Archive for July 2012

Formula One team social media rankings

Tweet

Formula 1 leaders social mediaI am a big fan of Formula 1 - I love the drama, the competition, the nerdy technology - it’s quite a bit like social media!

As Formula 1 travels the globe, there are plenty of opportunities for social media channels to show fans some of what goes on behind the scenes. Of course, it also presents plenty of scope for promotion of those crucial sponsors. Commercial activity can range from branded pages and contests to a driver-branded version of  Angry Birds (yes, really).

With the British Grand Prix just around the corner, I thought it would be interesting to assess the performance of the Formula 1 team’s Twitter and Facebook accounts, and see who is ahead of the pack.

Formula 1 teams on Twitter

We put the primary, team Twitter accounts from each team into PeerIndex to create the following ranking:

Ferrari are out front, and Caterham are close behind despite their weaker results on track.

Ferrari’s Twitter feed makes for interesting reading, as each Tweet goes out three times - in Italian, English and Spanish. That’s commitment to the fanbase and provides a really good example of taking the international audience into account when using social media.

The Facebook Formula 1 ranking

When it comes to Facebook, we are less interested in total fans and likes than we are in engagement. In order to score the teams equally, we have created a rough ranking that takes their “people talking about” metric divided by the total fans.

Ranking F1 team Facebook pagesWhile they are getting lapped on Twitter, Mercedes AMG are dominating with their Facebook page - posting a variety of content and at a regular rate that doesn’t lead to overloading their fans.

Marussia once again punch far above their on-track weight, however with the smallest page on the grid, their engagement levels perform well with relatively low numbers of people talking about them.

It should be noted that Ferrari’s impressive number of fans is due to being the page for the iconic brand itself, as there is no F1 specific page.

The most surprising result is last-place McLaren - they have one of the largest pages but are failing to engage their fans, and just before the home Grand Prix. From examining their page, it appears that updates are few and far between (in one case, no posts between 8-20 June) which goes to show the importance of nurturing your audience if you want them to interact on Facebook.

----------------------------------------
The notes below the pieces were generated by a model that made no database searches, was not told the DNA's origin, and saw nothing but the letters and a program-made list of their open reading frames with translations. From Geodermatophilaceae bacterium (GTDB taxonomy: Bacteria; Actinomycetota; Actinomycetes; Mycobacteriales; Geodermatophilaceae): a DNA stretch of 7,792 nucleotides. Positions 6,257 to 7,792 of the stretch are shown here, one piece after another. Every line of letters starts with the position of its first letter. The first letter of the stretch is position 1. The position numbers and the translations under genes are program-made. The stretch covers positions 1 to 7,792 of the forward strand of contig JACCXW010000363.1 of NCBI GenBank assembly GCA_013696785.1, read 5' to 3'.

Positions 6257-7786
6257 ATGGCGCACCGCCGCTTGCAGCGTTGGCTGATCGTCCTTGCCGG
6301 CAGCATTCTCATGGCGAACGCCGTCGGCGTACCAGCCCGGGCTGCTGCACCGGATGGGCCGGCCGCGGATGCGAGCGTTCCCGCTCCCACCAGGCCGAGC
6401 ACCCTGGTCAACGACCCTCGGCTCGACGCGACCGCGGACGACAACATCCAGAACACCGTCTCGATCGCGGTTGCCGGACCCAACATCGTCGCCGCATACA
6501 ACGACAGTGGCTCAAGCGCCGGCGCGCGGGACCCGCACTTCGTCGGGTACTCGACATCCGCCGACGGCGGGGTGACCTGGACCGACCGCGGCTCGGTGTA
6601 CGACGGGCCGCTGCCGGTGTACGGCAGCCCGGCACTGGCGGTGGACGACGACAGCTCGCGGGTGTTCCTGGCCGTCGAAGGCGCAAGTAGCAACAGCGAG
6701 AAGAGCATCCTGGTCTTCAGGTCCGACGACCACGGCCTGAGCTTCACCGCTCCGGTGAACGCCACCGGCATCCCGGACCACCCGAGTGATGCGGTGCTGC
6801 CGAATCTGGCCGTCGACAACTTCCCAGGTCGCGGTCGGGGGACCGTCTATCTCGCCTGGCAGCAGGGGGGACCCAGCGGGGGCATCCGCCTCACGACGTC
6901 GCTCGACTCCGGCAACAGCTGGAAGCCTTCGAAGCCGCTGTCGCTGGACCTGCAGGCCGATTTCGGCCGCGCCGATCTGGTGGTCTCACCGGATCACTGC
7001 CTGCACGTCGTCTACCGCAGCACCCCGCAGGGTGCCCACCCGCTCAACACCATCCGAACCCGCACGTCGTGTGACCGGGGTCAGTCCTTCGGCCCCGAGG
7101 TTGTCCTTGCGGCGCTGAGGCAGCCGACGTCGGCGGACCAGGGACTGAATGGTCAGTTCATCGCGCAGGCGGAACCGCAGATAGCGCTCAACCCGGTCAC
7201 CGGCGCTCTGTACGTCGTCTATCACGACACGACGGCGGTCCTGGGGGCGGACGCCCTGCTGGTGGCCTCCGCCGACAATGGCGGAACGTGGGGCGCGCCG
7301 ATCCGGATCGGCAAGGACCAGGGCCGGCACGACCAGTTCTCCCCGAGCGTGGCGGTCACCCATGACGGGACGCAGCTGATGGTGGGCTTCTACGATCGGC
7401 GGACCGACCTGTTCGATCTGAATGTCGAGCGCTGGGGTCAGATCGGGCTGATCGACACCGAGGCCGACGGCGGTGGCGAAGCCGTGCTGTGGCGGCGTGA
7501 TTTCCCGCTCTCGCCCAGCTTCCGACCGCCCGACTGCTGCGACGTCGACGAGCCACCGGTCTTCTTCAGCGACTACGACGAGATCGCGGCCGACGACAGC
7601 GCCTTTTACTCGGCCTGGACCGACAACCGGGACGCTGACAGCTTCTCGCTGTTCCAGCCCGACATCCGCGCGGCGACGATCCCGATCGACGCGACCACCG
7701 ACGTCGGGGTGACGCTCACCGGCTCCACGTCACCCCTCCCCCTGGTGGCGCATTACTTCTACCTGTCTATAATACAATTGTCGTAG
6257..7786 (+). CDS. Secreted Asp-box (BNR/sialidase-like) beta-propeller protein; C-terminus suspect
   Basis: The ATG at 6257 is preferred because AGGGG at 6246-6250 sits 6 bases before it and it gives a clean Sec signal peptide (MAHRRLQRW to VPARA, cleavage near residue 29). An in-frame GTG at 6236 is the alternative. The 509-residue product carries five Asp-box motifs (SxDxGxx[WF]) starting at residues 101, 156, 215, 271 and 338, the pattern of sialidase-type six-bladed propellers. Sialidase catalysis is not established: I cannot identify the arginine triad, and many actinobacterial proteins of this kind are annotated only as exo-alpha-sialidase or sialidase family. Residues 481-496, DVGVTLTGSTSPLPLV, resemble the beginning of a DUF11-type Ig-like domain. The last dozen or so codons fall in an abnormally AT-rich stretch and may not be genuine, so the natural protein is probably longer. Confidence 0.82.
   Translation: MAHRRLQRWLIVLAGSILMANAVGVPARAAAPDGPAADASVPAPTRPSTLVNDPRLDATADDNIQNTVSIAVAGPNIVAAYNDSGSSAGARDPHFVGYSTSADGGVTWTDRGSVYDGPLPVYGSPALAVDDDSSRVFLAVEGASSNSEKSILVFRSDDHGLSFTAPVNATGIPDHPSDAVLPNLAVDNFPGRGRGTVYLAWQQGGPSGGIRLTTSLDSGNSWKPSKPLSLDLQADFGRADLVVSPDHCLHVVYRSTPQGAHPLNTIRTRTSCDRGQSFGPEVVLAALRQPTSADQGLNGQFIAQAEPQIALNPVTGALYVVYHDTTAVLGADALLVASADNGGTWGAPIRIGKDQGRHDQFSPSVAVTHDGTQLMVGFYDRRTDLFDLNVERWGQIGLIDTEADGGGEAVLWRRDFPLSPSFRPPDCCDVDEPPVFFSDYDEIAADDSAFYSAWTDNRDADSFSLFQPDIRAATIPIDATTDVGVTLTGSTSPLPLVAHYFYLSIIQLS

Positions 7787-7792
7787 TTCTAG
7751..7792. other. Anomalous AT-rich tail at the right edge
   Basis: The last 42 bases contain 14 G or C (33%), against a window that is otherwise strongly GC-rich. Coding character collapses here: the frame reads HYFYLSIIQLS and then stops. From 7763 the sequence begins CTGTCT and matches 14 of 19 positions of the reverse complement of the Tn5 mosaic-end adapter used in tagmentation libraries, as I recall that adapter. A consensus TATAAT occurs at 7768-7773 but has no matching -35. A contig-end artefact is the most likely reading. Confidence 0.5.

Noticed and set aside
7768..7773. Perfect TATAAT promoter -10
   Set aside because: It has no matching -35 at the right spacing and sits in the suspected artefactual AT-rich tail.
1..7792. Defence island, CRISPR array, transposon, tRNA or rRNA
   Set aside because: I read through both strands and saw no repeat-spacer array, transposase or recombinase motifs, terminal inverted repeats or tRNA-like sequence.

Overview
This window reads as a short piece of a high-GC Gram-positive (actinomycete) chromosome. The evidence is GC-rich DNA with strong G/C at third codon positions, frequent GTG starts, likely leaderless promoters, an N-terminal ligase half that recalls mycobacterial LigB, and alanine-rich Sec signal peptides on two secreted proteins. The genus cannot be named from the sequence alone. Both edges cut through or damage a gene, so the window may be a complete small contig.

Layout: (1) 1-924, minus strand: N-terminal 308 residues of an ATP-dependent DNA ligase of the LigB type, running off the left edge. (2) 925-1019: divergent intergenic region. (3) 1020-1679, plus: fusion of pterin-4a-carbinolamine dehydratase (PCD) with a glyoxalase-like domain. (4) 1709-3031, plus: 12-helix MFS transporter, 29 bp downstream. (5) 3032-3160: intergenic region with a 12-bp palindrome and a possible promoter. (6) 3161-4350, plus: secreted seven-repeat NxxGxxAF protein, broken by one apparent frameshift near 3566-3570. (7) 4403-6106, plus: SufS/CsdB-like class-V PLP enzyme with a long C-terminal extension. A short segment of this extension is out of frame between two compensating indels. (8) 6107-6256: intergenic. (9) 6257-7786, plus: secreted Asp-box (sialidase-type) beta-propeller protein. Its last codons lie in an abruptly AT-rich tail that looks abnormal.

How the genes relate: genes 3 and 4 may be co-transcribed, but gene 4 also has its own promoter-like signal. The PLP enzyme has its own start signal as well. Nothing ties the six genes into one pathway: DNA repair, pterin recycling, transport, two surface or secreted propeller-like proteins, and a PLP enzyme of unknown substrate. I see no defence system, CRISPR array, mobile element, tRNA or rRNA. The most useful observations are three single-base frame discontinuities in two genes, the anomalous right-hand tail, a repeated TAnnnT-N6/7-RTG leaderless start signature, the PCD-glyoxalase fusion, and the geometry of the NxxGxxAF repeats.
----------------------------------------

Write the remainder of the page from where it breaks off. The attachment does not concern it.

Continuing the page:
Image credit: nic r on Flickr

Developing a great social media channel strategy

Tweet

Which social channel to use in your strategy?When working with a brand to help define its social media strategy, a crucial area to get right is how it should engage with its online audience.

I’d define a social media channel strategy as a process that outlines what social media channels the business should use, and the purpose for each channel based on predefined business objectives.

What should your social channel strategy include?

From my experience, the top five things that make a great social media channel strategy are:

  1. All social channels contribute to the business strategy and objectives
  2. The strategy considers the available resources to effectively manage these channels
  3. It confirms that there is sufficient audience demand for each channel to make it a success
  4. There’s a clear, coherent content plan for each channel
  5. Every channel has a clear primary marketing objective

Why is it so important?

Getting the social media channel strategy right for a brand is crucial as it will help them support their key marketing objectives. As there are so many potential channels and ways in which they can be used, an in depth analysis of what we want to talk about and why is also key, so that the most effective channels can be chosen.

It also offers an opportunity to have a two way dialogue with your audience, which provides insight, stronger relationships and brand advocacy. At the same time, brands can be faced with real risk if a channel strategy is not implemented correctly or with a properly thought out direction. If a PR event occurs (either positive or negative), social media will often magnify this sentiment accordingly in a very short space of time, so it’s also important to get in place a social media policy that sets guidelines around a reaction and response strategy and a crisis escalation plan.
If you’re a brand and want to expand your social media activity, make sure you have a clear, coherent channel strategy – it might just be the missing piece in your marketing jigsaw that will help you achieve real results.
Image credit: HarcoRutgers on Flickr